Associate Degree Vs. Diploma in Accounting: What's the Difference?
The difference between an associate's degree and a diploma in accounting lies in required coursework. Both programs offer introductory accounting courses and lay a basic foundation in the subject, but associate's programs often require completion of more credit-hours than diploma programs. Read on to find out more. Schools offering Accounting degrees can also be found in these popular choices.
Comparison of Programs
Students in an associate's degree program in accounting will have very similar courses as students in a diploma program. However, an associate's degree program is usually longer and includes many general education courses and electives. Both programs also prepare students to work as bookkeepers, payroll clerks, accounts receivable/payable clerks, or tellers. In some cases, earning an associate's degree can lead to work as a junior accountant.
Courses that are shared between these programs include:
- Basic and intermediate accounting principles
- Cost accounting
- Income taxation
- Financial accounting
- Spreadsheet applications
- Business law
Associate's Degree Programs
Credits earned through an associate's degree program in accounting count toward a bachelor's degree later. Some associate's degree programs piggy-back with what's known as a 2+2 program, which awards an associate's degree after the first two years of study and then a bachelor's degree after another two years. These programs usually also include more general business courses than a diploma program does, and there may be an opportunity to do an internship or capstone project.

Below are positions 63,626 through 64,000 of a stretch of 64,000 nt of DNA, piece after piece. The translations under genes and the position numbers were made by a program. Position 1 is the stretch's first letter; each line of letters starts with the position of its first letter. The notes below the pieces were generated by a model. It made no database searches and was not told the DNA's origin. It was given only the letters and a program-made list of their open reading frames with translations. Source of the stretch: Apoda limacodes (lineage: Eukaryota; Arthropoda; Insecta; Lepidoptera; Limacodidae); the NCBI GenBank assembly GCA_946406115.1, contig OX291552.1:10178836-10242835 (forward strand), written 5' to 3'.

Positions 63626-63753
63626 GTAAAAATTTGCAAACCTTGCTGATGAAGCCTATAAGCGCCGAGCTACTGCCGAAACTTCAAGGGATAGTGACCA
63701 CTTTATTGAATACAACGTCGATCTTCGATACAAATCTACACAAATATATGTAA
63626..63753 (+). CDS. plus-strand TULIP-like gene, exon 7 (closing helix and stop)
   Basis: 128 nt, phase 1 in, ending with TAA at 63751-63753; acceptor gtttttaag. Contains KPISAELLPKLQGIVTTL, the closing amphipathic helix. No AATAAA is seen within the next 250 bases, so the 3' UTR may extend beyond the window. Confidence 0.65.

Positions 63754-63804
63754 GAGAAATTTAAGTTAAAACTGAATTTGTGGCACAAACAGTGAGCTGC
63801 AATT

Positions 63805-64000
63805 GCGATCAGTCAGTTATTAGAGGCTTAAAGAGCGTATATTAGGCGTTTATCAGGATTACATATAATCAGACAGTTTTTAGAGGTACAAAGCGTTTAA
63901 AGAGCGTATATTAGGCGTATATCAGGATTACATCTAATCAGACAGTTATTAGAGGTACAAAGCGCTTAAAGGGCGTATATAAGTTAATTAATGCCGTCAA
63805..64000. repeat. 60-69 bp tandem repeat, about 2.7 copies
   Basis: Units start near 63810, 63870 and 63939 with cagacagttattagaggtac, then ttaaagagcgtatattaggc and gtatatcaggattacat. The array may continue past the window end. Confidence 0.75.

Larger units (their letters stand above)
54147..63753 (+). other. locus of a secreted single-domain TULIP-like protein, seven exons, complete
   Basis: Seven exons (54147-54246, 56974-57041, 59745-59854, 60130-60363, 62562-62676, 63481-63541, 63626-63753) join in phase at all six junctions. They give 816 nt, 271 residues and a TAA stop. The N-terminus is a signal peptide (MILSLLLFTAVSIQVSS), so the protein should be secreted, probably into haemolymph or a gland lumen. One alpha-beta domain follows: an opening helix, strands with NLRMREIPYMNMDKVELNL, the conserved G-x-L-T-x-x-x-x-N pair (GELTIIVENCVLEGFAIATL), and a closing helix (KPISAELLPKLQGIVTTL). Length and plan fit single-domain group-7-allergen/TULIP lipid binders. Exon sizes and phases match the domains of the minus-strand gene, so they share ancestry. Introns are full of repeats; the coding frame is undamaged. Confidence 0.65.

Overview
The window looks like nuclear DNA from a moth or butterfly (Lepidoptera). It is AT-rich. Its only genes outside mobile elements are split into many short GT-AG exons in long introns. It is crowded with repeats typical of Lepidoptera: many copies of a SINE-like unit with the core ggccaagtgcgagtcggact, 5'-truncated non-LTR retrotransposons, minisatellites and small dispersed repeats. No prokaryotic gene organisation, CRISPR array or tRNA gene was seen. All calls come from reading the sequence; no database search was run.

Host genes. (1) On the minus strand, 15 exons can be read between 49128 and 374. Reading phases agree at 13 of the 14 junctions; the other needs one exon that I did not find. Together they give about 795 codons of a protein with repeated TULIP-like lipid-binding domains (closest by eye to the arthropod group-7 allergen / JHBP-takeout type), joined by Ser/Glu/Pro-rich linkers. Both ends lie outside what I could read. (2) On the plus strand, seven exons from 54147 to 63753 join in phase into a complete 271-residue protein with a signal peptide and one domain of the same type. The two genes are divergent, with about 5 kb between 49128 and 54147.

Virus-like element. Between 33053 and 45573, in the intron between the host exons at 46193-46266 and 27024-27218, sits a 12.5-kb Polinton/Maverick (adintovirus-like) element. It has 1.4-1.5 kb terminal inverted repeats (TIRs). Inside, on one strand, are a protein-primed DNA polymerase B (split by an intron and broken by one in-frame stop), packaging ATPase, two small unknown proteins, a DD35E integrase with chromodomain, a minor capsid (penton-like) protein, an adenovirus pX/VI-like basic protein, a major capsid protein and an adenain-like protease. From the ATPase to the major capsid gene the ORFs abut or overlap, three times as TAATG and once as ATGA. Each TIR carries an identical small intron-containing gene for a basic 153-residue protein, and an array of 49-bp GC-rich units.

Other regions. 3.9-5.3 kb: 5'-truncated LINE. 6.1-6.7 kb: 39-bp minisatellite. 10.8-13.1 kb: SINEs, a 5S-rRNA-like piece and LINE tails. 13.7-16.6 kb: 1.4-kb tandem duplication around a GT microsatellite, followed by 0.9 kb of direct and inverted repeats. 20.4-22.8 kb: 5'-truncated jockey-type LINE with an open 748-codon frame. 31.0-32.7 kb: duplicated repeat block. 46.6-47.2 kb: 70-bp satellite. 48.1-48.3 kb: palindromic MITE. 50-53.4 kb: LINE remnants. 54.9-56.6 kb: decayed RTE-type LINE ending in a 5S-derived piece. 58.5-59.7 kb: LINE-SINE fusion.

Some business courses you might take include:
- Business statistics
- Introductory business
- Business math
- Personal finance
Typically requiring fewer courses than an associate's degree, an accounting diploma program is designed for students who need a basic foundation to obtain immediate employment without a degree. This program is also sometimes useful for those possessing degrees already who need additional training in accounting. For example, some diploma programs are designed to help professionals qualify for the Certified Public Accountant (CPA) exam.
In addition to taking the accounting courses that are often shared between associate's degree and diploma programs, you might also take general education, business and additional accounting courses such as:
- Interpersonal communication
- Governmental accounting
- Introductory business
- Ten-key typing
- Introduction to computers
To continue researching, browse degree options below for course curriculum, prerequisites and financial aid information. Or, learn more about the subject by reading the related articles below: